Concord Vice Mayor presents dirty secrets of politics


Concord Vice Mayor Edi Birsan talks about “the dirty secrets of politics” during a Brown Bag workshop at the student union on Oct. 5, 2017.

Isaac Norman, Online editor

Concord Vice Mayor Edi Birsan’s advice was blunt; politicians are either listening to you or they are listening to someone else.

This was the core tenet of his “dirty secrets of politics” workshop about how local elections work during the Oct. 5 Brown Bag Workshop in the Student Union.

According to Birsan, the first dirty secret for local elections is knowing who shows up to elections. Once you know who shows up you know who matters because the people who show up are the ones who will actually vote.

“The people who show up call the shots,” said Birsan. “Silence never moved a politician.”

Birsan’s next dirty secret was that money equals votes.

Birsan stressed that something as simple as producing leaflets and fliers for why people should vote for a certain candidate costs money. For example, if you have 20,000 mailers you need to send out, and each mailer costs 50 cents, your cost to send out one round of mailers is $10,000.

Because reaching voters costs money, politicians are selective with who they target. Do they want to send fliers to people who are more likely to vote or less likely to vote?

The third dirty secret was that when it comes to local elections most people are not voting on issues; they are voting on emotions, so candidates focus on likability and name recognition.

Birsan also spoke about why people initially get into politics.

According to him, people get involved because they are angry about what is being done and want to change it. To him, nobody starts in politics for money, but it can potentially become a factor later on.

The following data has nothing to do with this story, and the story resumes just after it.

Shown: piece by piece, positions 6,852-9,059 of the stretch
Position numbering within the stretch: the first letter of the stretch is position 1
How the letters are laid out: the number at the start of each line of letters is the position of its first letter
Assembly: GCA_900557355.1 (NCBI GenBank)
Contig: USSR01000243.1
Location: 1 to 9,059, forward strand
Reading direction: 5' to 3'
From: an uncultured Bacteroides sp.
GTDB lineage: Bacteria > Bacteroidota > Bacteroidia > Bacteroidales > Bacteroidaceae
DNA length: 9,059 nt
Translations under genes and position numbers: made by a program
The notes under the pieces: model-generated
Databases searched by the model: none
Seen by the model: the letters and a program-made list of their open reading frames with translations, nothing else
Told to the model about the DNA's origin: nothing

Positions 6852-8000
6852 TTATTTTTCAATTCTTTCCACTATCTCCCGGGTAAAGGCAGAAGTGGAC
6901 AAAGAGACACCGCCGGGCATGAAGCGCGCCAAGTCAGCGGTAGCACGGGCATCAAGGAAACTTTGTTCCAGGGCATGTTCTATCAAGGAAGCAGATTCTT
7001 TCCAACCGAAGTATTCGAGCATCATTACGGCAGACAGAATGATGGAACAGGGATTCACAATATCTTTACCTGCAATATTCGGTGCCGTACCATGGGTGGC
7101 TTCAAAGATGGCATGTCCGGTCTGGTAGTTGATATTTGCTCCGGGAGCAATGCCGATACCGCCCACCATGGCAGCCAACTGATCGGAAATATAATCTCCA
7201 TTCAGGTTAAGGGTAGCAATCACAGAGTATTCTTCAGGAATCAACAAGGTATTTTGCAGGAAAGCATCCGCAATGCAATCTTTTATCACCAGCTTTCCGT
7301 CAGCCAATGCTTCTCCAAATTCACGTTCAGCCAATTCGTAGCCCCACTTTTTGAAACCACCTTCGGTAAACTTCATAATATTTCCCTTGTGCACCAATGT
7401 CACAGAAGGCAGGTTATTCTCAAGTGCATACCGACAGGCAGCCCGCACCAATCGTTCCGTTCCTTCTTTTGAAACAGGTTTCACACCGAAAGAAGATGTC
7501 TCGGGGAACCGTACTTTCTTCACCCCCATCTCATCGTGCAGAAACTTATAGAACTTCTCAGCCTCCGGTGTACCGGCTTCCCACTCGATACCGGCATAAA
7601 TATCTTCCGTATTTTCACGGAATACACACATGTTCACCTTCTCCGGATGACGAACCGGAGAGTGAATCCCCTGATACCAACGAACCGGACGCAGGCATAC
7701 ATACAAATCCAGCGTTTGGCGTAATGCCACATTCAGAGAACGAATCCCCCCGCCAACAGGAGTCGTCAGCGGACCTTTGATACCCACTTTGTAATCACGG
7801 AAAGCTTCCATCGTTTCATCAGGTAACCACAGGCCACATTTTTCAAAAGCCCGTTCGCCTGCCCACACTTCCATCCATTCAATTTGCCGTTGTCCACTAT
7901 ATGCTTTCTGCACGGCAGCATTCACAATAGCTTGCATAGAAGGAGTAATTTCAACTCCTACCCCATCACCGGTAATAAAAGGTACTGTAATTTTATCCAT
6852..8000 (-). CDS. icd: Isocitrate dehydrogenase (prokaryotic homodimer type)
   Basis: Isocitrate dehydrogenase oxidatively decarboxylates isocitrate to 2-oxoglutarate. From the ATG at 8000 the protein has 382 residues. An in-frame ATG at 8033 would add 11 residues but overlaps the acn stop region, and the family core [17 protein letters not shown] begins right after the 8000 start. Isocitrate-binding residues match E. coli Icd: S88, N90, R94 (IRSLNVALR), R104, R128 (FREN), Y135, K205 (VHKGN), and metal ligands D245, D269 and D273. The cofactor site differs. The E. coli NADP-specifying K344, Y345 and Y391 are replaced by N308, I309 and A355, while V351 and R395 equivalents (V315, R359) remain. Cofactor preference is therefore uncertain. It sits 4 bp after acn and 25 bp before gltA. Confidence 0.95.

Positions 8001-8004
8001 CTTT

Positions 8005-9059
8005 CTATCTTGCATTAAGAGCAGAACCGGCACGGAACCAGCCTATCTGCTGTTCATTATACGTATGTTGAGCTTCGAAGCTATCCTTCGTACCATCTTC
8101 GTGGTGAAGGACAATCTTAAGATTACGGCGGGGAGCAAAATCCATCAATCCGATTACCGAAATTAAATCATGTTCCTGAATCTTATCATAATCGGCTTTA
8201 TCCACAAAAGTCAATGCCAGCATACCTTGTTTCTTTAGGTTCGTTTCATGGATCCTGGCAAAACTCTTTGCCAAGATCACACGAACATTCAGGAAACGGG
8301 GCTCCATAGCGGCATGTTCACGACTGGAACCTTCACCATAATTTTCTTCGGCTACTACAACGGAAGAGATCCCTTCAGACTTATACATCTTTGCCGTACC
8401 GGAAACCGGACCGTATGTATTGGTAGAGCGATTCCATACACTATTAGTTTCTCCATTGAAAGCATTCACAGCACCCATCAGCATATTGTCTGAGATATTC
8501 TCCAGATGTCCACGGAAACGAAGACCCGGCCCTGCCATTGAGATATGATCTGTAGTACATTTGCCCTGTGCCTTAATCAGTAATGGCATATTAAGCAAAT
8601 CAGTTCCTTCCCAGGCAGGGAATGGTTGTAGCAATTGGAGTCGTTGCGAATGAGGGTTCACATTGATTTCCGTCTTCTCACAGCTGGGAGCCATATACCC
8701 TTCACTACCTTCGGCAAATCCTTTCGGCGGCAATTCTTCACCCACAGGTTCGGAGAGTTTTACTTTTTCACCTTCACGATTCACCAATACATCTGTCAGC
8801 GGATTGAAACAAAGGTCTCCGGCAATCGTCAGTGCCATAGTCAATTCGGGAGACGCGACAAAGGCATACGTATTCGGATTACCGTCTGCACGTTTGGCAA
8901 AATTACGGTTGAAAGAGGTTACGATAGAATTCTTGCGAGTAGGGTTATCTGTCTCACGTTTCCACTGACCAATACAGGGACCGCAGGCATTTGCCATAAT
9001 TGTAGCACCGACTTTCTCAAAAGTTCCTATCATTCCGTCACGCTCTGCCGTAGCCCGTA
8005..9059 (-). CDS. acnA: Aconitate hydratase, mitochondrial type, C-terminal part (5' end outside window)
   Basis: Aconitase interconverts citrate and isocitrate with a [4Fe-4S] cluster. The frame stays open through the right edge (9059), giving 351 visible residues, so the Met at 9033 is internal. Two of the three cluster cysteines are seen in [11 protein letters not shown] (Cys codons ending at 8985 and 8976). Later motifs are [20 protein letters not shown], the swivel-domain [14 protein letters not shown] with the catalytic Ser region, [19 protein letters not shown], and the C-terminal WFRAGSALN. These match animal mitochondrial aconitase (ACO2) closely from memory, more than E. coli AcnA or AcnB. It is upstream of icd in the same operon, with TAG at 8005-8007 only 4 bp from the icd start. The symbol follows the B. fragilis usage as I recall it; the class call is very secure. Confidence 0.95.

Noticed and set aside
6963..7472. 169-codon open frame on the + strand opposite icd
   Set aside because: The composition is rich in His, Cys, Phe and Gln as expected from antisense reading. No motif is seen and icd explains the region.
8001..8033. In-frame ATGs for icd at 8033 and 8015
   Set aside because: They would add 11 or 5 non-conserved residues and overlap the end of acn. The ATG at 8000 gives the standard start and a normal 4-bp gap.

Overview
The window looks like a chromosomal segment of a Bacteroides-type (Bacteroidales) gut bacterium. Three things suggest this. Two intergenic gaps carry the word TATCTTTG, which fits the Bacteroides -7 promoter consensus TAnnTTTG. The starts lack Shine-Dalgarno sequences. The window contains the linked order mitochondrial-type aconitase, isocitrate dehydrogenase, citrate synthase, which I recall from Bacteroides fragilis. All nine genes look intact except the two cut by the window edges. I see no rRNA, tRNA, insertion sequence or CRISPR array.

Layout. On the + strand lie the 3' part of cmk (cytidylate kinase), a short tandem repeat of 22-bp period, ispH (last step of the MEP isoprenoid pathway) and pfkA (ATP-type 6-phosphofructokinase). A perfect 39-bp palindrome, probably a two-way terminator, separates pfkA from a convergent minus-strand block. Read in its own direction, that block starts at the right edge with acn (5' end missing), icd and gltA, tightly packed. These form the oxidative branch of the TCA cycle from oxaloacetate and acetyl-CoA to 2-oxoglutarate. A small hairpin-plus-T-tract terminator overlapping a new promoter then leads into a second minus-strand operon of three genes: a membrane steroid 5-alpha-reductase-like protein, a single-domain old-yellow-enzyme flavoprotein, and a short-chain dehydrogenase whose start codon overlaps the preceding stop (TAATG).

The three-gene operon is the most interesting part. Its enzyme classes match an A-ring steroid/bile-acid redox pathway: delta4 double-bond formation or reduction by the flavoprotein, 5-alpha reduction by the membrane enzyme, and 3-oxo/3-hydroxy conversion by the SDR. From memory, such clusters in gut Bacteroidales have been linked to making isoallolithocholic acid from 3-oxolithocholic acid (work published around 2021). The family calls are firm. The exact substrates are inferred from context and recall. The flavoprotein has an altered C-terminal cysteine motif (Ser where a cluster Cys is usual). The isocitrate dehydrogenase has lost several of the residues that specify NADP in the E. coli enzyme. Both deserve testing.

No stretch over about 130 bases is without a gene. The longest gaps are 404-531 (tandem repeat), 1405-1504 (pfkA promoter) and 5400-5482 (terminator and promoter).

When discussing campaigning Birsan explained a politician’s formula as this: face to face beats money, and money beats silence.

Writing via email Birsan elaborated saying, “in a campaign when you are face to face with a potential voter it is the best possible chance to get someone to vote for you. Second to that is the spending of money on direct mail pieces or signs or media. Money purchase of outreach is better than silence or no outreach at all.”

Aside from being invited by student life manager Todd Farr to talk to students, Birsan was motivated to close the gap between government and citizens by making himself more accessible. He wants to see citizens take greater involvement in government because he does not like the way things are going now.

Despite Birsan’s interesting insights only six people attended the workshop.

For Yuri Sushita, a 19-year-old nursing major, although the talk was interesting she was there to get the extra credit available for attending the workshop.

For Gerardo De La Torre, a computer engineering major, the workshop was an inspiration for how to effect change.

He learned that anyone can complain about a problem but it is what you do after, the constructive solutions you offer, that matters.

He also felt Birsan showed the audience that if you want change, you can will it yourself but you cannot do it passively or give minimal effort, you must face the challenge head on.

DVC’s Brown Bag workshops will continue every Thursday from 12:30 p.m. to 1:30 p.m. in Student Union room 204 until Nov. 16.

The next workshop will be Oct. 12 and will teach about the financial aid process and what students can receive.